Havre de Grace. -- For years now, Harford County has been an anomaly among Maryland's large and medium-sized jurisdictions because its police force has been headed by an elected politician instead of a bureaucrat.
Bureaucrats and local policy wonks find this displeasing. The practice of letting the voters select the top police officer, who in Harford County is the sheriff, seems dangerous to those who put their faith in resumes, advanced degrees and other "professional" qualifications. It doesn't defer sufficiently to expert opinion. What do the voters know, anyway?
You might think politicians would have more confidence than bureaucrats in the wisdom of the electorate, but they don't. In Harford County, there's long been a desire on the part of various elected officials to nudge the elected sheriff, whoever he might be, out of the law-enforcement picture. Recently, in the wake of a horrible scandal in the county jail, the elbows have been really flying.
All of this is interesting, not so much as an exercise in local power politics as an expression of political philosophy. To what extent should we elect people to important jobs in local government, and to what extent should we appoint them? How that question is answered says a lot about the state of our society.
Traditionally, rural areas rely on elections more than cities and suburbs. Rural Western states still elect people to some statewide positions which are appointive everywhere else. This has certain advantages. For one thing, it's a lot easier to fire a politician than a civil servant.
As Maryland has become more urban, it has dropped various elected offices -- county surveyors, county treasurers, orphan's court judges and so forth. Clerks of the county circuit courts and county registers of wills are still elected, but mostly because hardly anyone wants these unexciting positions.
Under steady pressure from the lawyers' lobby, a.k.a. the bar association, and from various well-meaning groups naively hoping to "take politics out of the courts," elected judgeships in Maryland have been steadily reduced. Now only seats on the circuit court can still be filled by contested elections, and the bureaucratically-minded want to change that, too.
It may not make any difference if a county has an elected treasurer or register of wills, but there are some real benefits to making a judge face the voters every 15 years. It's a useful antidote to judicial arrogance, and if it also means that an occasional "good" but unpopular judge gets dumped, what's the harm in that?
The question of electing a county's top law-enforcement officer is a little trickier.
Because the elective office of sheriff is established in Maryland by the state constitution, when a county decides it wants to have an appointed police chief, it can't just fire the sheriff. First it has to create a county police force for the new chief to head. Usually this means changing the identity of those trained, armed and uniformed people driving around in patrol cars from "sheriff's deputies" to "county police officers."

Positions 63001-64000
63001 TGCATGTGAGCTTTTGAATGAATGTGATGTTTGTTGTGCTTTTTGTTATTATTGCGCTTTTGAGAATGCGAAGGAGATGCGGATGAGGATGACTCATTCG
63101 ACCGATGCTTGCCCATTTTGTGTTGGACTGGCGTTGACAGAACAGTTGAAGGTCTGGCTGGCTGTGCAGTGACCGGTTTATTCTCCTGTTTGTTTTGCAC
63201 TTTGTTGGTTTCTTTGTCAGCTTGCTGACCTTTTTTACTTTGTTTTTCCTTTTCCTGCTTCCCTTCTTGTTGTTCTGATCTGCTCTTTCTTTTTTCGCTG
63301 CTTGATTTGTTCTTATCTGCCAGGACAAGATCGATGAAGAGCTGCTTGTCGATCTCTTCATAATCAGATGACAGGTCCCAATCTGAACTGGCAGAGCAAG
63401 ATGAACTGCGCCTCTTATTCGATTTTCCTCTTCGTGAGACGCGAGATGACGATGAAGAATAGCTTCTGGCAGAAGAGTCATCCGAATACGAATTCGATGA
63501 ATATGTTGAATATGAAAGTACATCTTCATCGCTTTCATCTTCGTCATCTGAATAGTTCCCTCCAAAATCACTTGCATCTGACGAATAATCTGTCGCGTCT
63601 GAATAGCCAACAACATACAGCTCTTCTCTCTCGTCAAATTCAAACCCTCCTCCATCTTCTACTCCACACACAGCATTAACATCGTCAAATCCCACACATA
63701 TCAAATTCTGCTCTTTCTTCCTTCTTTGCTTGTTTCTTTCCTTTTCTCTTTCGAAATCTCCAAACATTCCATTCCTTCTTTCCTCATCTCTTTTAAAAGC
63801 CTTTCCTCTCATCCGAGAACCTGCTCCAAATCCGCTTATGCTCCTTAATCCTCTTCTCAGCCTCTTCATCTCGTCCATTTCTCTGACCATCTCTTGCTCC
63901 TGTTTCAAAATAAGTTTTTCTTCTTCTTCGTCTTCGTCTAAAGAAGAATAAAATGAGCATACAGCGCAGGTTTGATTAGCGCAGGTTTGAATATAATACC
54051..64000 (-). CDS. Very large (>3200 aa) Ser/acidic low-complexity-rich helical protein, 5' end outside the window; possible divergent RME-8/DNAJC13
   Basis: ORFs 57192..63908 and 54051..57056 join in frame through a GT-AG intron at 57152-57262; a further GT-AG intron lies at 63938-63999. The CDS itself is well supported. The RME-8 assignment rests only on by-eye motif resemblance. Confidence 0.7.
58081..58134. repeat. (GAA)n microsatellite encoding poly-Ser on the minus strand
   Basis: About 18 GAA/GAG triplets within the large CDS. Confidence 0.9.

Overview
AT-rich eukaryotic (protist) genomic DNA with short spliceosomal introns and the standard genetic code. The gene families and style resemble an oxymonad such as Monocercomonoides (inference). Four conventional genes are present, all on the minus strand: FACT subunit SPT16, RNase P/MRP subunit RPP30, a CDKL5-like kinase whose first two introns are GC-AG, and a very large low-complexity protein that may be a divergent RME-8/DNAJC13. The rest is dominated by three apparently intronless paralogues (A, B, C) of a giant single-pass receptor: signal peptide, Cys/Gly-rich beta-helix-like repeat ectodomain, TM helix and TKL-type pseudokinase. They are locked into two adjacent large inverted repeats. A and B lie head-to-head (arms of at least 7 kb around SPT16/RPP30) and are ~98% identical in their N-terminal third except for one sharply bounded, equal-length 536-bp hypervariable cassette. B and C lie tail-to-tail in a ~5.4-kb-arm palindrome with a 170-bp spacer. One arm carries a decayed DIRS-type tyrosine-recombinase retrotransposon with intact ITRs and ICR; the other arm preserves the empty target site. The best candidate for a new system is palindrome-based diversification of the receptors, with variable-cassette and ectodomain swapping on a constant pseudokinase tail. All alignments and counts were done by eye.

But then what do you do with the sheriff? Usually you leave him alone, in charge of a much-reduced duplicate force that can be used to serve subpoenas for the court, run the jail or just polish its nightsticks. This doesn't make much sense, but it's the time-honored practice. All the big Maryland counties with police forces still have sheriffs, although they don't have any real use for them.
Over the long haul, it probably doesn't make much difference whether the head of a police department is elected or appointed. Whatever the procedure, there will be a few good leaders, plenty of average ones and a handful of losers. Eventually it evens out.
A good top cop who commands the respect of the public, the support of the politicians, and the loyalty of his subordinates is a rare asset for any jurisdiction, whether he's elected or appointed. Baltimore County had such a man in Chief Neil Behan. For almost 20 years, Harford County had one in Sheriff William Kunkel.
Sheriff Kunkel was elected five times, the last in 1978. He was so popular locally, and such a professional, that while he was in office no effort to create a "county police force" could get off the ground. The sheriff's department did the job to the public's satisfaction, whatever the experts thought.
Since Mr. Kunkel's retirement, Harford County has had a series of one-term sheriffs. Each had certain strengths, but none demonstrated the blend of political and administrative skills needed to keep both the voters and the department happy. Even so, the department kept rolling along, functioning at least as smoothly as the police forces in other counties. It had its problems, but so did they.
Taking the process of choosing a new top cop away from the voters may make textbook sense. But as a practical matter it's likely to be a waste of time, and just about certain to be a waste of money.
Peter Jay's column appears here each week.